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Fencing so a 12-Year-Old Can Run the Ranch

By   /  November 30, 2020  /  8 Comments

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If you set up the day to day operations of your ranch so a 12-year-old can run things, your level of
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About the author

Tom, along with his wife Jan, started raising & direct marketing hogs, sheep, cattle, turkeys, & chickens in 1999, the same year they completed a Holistic Management course. Their operation slowly morphed into custom grazing cattle on rented land and Tom’s passion for managing grass grew in the process. Tom & Jan completed the Ranching for Profit school in 2003 and found the ‘missing piece’. Since then, Jan has fulfilled her dream of being a nurse & Tom is currently the Production Manager of a ranch in north east British Columbia.

8 Comments

  1. Great article, next article I’d like to see here discussed is loading and sorting of cattle for a 12 year old and an 80 year old, I am 53 and hope to keep working my small cattle operation till death.

    • Tom Krawiec says:

      Great attitude Michael. Our kids would help sort when they were 9-10yrs old using poly wire. At that age they were big enough to lift the poly wire over the animals we wanted left in the pen or paddock. It is still the main way I sort when doing corral work. Of course my cowboy friends won’t even attempt it because ‘It’s not the cowboy way!’lol I will make a point of getting a video next time we sort so you can see exactly how it works.
      Ranching for a 12/80yr old is really a state of mind. A neighbour who is turning 77 this year is running 150 cows by himself with much less hassle than when he was 40 and running 80 cows. Now he only does what he wants. He likes to travel in the winter so he started bale grazing intensively 10 yrs ago. His grandkids just open gates to a new paddock once a week while he is gone. He hates removing twines or netwrap so he buys sisel twine for the people who make his hay and leaves it on the bales. If he requires day help because he pissed off his kids & grandkids, he just hires it.
      Jim is not an unusual specimen. He’s a grumpy old farmer just like lots of people around here. What he discovered is that when you make things simple, ranching can be easy.
      (Disclaimer: we did rent his land for three years about 13yrs ago and set up the initial fencing, so he had a template to start out with.)

  2. John Marble says:

    Great tips, Tom.

    One little trick I’ve started using is to place the Daisy strainer about 6 feet from the gate post, on the “cold” side of the gate. (Almost all of my spring gates are cold when open). This puts the Daisy in a perfect position to hang the gate handle onto, with the spring slightly stressed and suspended, keeping the spring from getting tangled in tall grass and easy to find.

  3. Bill Fosher says:

    “• Use 8’ X 5-6” pressure treated posts as end posts and gates pounded half way into the ground.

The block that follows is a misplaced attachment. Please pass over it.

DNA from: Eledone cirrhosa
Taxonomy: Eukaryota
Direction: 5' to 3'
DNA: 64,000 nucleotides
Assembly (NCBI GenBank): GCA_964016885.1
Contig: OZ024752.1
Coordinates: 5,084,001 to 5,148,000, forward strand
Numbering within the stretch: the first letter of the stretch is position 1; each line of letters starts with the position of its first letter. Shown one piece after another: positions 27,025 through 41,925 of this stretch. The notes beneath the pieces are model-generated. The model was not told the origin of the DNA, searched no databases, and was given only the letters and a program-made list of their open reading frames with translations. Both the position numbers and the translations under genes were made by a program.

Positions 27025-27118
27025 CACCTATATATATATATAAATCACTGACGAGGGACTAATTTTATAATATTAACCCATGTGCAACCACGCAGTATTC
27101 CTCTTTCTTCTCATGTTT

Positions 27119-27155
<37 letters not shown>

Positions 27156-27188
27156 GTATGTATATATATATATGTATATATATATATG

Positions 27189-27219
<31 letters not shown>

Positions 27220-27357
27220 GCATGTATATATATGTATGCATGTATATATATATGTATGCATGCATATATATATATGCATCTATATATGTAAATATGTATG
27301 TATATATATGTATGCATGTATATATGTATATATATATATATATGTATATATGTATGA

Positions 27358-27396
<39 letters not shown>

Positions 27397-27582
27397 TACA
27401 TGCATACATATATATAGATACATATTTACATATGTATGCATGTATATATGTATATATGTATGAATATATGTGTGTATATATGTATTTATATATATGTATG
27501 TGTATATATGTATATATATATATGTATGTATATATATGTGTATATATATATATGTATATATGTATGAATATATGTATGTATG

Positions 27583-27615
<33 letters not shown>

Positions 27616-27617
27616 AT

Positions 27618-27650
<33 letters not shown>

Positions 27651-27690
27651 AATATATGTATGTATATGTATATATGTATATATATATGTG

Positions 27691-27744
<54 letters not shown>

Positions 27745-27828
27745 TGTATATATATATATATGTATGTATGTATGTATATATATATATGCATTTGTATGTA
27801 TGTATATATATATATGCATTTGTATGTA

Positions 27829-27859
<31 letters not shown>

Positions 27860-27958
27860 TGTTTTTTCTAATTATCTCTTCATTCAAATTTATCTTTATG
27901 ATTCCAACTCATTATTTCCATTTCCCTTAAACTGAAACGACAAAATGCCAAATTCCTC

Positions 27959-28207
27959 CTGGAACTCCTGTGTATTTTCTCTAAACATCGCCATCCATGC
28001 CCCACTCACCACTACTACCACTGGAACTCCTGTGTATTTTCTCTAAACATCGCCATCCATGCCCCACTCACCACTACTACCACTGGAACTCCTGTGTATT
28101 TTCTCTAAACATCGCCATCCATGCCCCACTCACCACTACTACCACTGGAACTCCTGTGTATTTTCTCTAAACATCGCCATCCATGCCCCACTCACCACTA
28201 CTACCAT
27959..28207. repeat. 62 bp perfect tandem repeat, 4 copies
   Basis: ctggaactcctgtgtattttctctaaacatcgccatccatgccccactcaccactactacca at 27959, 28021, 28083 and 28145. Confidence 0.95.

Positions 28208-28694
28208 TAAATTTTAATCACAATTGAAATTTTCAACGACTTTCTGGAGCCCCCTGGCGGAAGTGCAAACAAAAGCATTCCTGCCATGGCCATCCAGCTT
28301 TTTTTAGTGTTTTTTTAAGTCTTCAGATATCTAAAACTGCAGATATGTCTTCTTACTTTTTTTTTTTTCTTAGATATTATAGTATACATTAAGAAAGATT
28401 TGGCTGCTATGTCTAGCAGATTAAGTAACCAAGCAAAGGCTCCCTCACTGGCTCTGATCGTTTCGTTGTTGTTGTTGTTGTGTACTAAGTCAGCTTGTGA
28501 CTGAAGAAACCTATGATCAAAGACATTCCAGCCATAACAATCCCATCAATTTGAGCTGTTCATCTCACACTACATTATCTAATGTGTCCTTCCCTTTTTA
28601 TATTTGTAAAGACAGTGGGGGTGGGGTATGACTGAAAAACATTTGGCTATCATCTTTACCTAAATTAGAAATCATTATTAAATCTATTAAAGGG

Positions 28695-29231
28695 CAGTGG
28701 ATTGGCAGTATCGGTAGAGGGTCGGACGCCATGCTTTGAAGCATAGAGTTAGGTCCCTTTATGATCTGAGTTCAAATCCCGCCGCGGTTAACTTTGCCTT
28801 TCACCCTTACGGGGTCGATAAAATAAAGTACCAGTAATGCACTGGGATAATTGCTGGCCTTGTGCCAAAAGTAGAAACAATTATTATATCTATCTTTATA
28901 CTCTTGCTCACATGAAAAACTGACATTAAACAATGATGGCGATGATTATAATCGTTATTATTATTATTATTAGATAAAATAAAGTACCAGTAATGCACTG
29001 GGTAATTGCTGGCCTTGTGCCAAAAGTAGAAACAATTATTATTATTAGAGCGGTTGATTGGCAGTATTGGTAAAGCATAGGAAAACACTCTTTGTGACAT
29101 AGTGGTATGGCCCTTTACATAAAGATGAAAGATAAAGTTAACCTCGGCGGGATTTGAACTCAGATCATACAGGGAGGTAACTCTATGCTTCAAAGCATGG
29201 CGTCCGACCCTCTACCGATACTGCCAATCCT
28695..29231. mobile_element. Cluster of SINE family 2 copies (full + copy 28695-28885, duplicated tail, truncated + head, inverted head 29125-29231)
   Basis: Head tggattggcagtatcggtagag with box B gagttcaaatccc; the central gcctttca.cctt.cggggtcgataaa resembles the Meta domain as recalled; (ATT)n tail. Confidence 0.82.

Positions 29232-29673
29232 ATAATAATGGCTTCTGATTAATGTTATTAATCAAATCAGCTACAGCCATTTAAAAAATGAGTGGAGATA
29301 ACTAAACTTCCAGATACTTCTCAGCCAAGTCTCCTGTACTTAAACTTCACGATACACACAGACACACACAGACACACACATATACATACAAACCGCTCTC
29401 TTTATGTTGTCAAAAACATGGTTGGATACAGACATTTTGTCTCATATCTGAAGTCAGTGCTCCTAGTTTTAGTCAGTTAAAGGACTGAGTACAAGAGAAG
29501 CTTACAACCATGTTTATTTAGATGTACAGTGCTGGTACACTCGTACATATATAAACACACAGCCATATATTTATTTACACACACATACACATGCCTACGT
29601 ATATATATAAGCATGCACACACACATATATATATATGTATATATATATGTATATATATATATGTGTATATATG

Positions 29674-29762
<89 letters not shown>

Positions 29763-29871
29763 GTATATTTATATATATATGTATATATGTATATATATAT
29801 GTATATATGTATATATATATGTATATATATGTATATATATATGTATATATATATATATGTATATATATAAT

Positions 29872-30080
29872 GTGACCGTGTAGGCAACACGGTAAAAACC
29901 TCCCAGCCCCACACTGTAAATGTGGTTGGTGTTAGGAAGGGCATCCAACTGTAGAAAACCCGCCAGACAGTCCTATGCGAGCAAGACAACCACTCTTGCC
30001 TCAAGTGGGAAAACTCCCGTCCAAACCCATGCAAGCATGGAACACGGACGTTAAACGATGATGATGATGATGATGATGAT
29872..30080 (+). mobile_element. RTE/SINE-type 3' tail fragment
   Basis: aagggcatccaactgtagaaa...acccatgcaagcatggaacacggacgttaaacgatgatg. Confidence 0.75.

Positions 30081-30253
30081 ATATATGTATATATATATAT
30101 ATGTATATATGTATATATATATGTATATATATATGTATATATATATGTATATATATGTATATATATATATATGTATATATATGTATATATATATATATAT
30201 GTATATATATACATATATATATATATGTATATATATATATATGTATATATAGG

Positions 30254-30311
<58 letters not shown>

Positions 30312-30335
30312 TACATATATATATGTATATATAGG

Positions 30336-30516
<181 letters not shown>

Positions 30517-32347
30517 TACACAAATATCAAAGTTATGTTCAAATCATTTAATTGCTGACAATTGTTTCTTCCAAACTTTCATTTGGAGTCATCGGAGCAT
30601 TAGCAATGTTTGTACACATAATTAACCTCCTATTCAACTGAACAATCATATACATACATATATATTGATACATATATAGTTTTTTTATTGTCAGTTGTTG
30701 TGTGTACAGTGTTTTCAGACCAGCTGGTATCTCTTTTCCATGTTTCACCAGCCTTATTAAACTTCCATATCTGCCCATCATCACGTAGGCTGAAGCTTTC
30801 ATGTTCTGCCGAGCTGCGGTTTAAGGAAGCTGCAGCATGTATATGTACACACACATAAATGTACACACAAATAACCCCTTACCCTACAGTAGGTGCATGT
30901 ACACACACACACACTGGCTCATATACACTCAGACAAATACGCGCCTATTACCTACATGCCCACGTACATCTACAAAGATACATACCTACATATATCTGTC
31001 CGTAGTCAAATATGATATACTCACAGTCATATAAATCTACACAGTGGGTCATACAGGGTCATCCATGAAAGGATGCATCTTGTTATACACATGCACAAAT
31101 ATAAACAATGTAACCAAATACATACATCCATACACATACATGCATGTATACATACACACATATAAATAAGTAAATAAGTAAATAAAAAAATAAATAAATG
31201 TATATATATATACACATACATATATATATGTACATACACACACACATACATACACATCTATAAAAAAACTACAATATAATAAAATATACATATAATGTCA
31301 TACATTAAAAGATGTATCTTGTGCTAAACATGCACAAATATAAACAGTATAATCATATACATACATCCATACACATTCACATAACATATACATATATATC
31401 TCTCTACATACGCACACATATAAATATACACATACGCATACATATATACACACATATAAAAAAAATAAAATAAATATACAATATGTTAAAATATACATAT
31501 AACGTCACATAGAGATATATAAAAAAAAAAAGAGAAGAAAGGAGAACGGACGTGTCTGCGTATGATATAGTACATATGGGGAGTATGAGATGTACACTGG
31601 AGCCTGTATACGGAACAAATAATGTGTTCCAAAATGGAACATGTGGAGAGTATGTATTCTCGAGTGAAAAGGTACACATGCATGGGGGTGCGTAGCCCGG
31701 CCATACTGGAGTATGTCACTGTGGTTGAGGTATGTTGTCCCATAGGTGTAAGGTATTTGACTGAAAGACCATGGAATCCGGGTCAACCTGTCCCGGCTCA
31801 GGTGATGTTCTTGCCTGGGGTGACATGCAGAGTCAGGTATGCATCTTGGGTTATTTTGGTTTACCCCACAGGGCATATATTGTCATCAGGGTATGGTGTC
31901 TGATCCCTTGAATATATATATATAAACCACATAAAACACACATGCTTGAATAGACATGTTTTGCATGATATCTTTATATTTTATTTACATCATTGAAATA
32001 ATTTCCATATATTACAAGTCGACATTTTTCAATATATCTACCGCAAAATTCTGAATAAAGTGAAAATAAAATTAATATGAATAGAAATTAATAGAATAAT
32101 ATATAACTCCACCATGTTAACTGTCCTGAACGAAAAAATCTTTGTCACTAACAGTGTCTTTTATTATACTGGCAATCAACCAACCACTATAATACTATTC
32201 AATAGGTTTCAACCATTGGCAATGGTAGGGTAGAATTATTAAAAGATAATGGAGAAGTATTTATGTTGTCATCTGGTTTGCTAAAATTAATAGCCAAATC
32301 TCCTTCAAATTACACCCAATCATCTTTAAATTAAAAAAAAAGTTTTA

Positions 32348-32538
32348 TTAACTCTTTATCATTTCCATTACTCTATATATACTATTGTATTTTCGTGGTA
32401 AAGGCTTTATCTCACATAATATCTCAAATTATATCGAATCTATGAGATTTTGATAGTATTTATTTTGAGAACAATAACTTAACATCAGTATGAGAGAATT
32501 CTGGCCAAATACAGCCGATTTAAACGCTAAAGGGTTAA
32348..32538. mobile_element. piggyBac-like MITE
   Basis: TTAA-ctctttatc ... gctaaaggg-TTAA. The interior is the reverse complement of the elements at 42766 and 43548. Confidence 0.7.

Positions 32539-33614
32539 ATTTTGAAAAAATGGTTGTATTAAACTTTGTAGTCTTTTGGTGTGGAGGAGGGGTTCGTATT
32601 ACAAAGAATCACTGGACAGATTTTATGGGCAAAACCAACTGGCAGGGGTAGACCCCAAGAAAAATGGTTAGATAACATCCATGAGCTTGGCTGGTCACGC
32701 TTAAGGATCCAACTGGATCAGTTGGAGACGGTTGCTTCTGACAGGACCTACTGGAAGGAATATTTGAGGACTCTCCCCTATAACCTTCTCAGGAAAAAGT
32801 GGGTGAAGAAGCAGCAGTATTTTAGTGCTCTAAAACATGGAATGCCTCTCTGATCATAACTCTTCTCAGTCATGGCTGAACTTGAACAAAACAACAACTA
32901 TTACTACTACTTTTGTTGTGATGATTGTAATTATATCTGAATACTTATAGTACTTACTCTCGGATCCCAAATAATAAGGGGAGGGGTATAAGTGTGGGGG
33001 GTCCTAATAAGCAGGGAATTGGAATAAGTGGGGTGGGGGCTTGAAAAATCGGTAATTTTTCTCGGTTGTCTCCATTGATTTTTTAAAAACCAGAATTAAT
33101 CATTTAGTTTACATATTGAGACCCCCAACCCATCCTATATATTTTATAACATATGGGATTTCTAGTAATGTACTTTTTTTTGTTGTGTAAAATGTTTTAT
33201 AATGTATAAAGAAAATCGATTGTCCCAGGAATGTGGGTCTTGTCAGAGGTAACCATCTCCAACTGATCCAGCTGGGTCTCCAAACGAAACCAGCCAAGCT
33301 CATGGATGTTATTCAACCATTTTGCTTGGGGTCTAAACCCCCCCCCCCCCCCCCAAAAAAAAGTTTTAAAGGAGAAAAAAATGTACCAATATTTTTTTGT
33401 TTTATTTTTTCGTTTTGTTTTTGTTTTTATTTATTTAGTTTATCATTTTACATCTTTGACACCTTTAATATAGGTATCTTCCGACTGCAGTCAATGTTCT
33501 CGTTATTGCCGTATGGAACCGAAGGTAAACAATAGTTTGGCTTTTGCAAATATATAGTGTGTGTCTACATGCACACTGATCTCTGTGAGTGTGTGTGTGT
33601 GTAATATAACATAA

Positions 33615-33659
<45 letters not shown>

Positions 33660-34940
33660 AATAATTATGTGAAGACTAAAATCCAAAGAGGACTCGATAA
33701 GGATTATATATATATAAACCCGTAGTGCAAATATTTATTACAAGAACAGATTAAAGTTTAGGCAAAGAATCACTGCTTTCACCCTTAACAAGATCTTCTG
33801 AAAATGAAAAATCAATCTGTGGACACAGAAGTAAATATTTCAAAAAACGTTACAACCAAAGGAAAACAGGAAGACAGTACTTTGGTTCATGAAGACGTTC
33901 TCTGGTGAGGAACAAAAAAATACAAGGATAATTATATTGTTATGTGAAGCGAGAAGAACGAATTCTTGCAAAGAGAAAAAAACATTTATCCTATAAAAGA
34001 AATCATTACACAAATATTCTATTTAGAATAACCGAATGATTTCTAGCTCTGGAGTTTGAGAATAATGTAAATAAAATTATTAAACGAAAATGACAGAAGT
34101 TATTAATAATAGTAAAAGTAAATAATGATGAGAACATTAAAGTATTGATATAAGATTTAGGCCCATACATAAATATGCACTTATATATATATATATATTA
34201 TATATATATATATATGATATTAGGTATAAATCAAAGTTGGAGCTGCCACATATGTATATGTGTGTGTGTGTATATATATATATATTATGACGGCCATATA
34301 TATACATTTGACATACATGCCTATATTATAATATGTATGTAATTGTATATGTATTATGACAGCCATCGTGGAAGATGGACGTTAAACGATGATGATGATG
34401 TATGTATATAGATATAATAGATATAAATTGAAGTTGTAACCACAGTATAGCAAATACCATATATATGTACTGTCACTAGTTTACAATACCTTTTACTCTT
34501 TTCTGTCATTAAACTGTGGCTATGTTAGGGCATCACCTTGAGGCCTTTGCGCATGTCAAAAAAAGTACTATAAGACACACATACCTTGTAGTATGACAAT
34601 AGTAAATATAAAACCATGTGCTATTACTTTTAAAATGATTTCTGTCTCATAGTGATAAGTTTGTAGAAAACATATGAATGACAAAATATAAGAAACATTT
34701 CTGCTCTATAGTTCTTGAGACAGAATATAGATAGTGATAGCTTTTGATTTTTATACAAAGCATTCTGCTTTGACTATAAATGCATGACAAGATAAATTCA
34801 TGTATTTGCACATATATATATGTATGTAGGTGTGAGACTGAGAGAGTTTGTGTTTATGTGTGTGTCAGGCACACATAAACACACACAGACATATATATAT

Larger end posts are used because they don’t break when moose or elk hit the fence at full speed. When they are pounded in half-way a brace is not required to keep the post from moving.”

    This may be true where the author has built fence, but it’s not true where the climate and soils lend themselves to a lot of frost action. Folks in New England, most of New York, and probably some large swaths of the norther tier of Pennsylvania will find that single end posts, no matter how stout or deeply driven, will pull out of the ground in five to 10 years. Of course by then the 12 year old will be 17 to 22 and be full of vim and vigor and ready to fix it.

    • Tom Krawiec says:

      Thx for the comment Bill. I am located in northern Alberta and started fencing like this 15-18yrs ago. We have a lot of frost as you can imagine and so far the end posts are still holding tension on the wires. Of course the soil must have some integrity, so peat moss or swamp won’t work, but I also don’t put corner posts in that type of soil.

    • Kais Khelif says:

      Hey guys,
      I am in Minnesota and we get really bitter cold winters and my posts are only 3 feet deep. Posts have been in the ground for over 10 years without any issues. End posts are 5×8 and in between 4×8. I go like 10 feet between posts, they seem to work fine with the frost and all. I keep Texas longhorns and Scottish highland and big horn sheep in the fenced area. I have a hot wire running all along to keep the bulls in line. Man they are always testing the strength of the fence. I have woven wire in all my paddocks except one and sometimes they try to get underneath it for some reason. Grass is always greener on the other side.

      • Tom Krawiec says:

        Cool beans Kais! I like that the animals graze under the fence because it keeps the brush down and the fence clear. I have seen cows on their knees grazing 2-3′ on the other side of the fence. I don’t know why either.lol

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